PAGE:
Sunday, November 8, 2020

The Day After They Called the Election: A Subdued Jubilation


"What Makes America Great." Artist: Michael D'Antuono
"What Makes America Great." Artist: Michael D'Antuono


On Saturday, November 7, 2020, they called the win for Biden-Harris.

A quiet relief filled me, followed by the sobering certainty that most Americans - no, wait - followed by the sobering certainty that a majority of white Americans will fall back into a comfortable somnolence, relieved that things will return to the old normal.

In the old normal, many of us white Americans walked in the special dream state that families of alcoholics or emotional and verbal abusers live in. Where a frothy fog of amnesia settles in, even just a day after our abusers vomit their vitriol on us. Where we want (need!) to dismiss, discount, and deny how wounded all of us are - the targets, the abusers themselves, the bystanders, and the upstanders, so that we can avoid the pain of change from the known to the unknown, in addition to the inevitable, virulent backlash from our abusers (or their proxies).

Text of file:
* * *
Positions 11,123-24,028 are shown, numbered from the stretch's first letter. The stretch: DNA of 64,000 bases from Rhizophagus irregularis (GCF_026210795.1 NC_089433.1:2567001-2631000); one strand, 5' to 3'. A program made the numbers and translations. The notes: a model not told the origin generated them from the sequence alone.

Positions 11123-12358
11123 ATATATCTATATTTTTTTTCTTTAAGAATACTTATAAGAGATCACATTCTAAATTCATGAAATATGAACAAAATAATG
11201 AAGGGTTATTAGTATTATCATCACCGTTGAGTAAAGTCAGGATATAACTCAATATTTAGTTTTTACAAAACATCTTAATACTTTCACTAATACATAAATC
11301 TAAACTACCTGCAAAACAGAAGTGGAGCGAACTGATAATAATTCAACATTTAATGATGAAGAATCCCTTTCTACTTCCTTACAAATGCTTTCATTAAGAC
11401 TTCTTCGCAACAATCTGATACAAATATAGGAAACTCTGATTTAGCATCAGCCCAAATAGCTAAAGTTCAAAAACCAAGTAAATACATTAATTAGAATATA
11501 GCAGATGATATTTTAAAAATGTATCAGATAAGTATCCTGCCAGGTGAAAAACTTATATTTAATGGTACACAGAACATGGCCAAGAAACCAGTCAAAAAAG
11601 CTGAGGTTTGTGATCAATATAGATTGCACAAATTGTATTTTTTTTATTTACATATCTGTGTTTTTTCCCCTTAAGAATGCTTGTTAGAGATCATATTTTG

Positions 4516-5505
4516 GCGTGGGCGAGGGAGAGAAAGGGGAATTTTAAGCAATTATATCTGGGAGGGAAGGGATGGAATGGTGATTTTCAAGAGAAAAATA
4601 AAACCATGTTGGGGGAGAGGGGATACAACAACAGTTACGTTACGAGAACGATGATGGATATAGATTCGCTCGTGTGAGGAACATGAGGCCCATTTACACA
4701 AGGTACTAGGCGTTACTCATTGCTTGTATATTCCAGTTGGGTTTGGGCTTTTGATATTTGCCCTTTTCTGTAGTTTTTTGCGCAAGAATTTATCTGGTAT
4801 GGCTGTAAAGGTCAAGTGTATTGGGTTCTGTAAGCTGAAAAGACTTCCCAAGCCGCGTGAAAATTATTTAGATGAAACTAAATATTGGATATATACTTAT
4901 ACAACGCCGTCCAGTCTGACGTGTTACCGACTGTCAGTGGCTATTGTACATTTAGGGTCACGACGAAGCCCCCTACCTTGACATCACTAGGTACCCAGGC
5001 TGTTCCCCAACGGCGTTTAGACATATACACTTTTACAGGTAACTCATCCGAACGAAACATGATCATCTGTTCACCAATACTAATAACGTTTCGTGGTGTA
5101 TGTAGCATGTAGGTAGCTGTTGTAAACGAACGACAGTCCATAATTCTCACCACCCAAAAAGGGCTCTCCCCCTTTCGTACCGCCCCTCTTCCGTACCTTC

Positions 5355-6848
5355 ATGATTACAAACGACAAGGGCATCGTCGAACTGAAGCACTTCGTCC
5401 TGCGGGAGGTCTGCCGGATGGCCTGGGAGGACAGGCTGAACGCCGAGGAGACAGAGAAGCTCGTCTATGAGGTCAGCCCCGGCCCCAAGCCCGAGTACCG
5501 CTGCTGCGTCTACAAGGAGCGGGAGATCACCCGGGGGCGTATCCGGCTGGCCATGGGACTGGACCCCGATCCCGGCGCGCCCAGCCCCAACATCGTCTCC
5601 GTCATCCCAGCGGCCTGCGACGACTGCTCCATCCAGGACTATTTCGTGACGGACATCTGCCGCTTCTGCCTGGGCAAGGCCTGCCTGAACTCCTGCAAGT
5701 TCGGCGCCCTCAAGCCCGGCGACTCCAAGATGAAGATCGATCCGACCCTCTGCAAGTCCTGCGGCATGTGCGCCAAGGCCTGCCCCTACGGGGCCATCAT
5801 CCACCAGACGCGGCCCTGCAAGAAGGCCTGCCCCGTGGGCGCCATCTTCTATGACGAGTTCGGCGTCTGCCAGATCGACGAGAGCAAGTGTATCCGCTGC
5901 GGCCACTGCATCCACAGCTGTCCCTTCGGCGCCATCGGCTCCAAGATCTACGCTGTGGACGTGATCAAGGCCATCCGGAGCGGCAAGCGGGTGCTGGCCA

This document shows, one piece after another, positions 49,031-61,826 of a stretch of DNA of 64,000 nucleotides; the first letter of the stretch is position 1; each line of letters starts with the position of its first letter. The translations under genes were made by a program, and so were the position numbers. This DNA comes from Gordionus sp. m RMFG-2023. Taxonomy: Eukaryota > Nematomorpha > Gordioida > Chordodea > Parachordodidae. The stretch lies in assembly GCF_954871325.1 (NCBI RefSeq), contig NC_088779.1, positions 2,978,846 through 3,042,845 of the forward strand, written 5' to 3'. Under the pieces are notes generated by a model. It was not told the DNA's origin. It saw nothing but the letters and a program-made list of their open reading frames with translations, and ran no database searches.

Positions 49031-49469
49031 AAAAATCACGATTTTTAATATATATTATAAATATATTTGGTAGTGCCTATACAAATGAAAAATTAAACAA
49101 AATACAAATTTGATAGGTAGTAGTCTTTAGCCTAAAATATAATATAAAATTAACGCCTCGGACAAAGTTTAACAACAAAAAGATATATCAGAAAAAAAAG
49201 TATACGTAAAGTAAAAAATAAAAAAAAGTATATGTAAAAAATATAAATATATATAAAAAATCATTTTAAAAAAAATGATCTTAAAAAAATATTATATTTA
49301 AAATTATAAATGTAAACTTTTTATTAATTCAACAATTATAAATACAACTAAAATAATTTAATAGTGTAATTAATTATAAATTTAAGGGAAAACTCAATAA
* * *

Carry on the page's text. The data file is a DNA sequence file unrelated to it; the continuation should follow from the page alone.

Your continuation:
With Trump dethroned, COVID will still be with us, to be sure, but all the rest of the stressors - Black Lives Matter, children in cages, Karens and Kens, the Wall, Defund the Police, protests (riots!), imprisoned refugees, all those things that make us feel uncomfortable, they will submerge into a dormant state, like a chicken pox virus, the itchiness gone, the red spots faded, thus ignorable. Won't they?

Besides, didn't we settle on Biden because he represented a comforting familiarity? Didn't we approve his selection of Kamala Harris as his running mate?! We are pro-woman! We are anti-racist! We did our duty by going to the polls or mailing our ballots and voting Biden in, and now we can relax, right? 

We need the answer to be yes because it is so hard to stay awake, and so easy to follow old scripts. We're mentally and emotionally exhausted after 1500+ days of unrelenting emotional and verbal violence rained upon us by the garden-variety abuser at the White House.

We need the answer to be yes because change - systemic change - that raises the water level so that all of our boats can rise - demands discomfort, uncertainty, fear of losing the security of our accustomed spot at the table, having to listen to voices we didn't hear before, of having to learn new rules, and of making mistakes while learning new rules.

It's a truism that most of us don't change until our backs are against the wall and the wall is on fire. 

Our wall is on fire. To go back to sleep is to miss our appointment with history to change the future. 


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